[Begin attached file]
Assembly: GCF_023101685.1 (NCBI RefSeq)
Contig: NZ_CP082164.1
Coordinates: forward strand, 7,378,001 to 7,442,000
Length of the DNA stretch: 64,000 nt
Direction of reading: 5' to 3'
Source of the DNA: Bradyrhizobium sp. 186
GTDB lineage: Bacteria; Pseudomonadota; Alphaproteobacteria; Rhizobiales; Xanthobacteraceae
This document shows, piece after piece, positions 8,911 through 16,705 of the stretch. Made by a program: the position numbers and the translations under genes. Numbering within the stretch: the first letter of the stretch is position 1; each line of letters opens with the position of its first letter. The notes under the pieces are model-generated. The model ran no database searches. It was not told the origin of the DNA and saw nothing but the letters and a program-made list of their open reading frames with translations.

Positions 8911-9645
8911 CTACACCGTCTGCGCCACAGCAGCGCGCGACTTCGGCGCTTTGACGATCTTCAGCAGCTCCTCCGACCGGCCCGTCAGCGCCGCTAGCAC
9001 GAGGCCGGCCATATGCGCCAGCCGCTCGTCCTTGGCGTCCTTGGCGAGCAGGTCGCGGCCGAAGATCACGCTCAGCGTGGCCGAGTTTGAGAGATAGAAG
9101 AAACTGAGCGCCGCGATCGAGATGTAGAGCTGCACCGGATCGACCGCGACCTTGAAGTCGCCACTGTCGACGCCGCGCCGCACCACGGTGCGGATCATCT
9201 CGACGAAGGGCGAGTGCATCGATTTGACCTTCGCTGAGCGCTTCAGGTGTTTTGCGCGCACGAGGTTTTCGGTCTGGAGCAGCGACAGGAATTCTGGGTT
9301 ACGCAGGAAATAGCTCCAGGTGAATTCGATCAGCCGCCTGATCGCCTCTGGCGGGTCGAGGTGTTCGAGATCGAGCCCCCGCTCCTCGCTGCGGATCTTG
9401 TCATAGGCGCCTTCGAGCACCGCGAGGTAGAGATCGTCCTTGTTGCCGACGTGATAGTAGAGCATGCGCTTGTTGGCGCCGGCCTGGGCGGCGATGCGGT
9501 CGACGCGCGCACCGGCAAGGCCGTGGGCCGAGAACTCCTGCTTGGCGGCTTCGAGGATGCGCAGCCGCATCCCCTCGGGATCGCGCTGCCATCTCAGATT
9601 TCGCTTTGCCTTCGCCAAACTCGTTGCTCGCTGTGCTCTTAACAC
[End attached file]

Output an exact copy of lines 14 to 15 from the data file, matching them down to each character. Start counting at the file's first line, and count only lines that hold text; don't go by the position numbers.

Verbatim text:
9301 ACGCAGGAAATAGCTCCAGGTGAATTCGATCAGCCGCCTGATCGCCTCTGGCGGGTCGAGGTGTTCGAGATCGAGCCCCCGCTCCTCGCTGCGGATCTTG
9401 TCATAGGCGCCTTCGAGCACCGCGAGGTAGAGATCGTCCTTGTTGCCGACGTGATAGTAGAGCATGCGCTTGTTGGCGCCGGCCTGGGCGGCGATGCGGT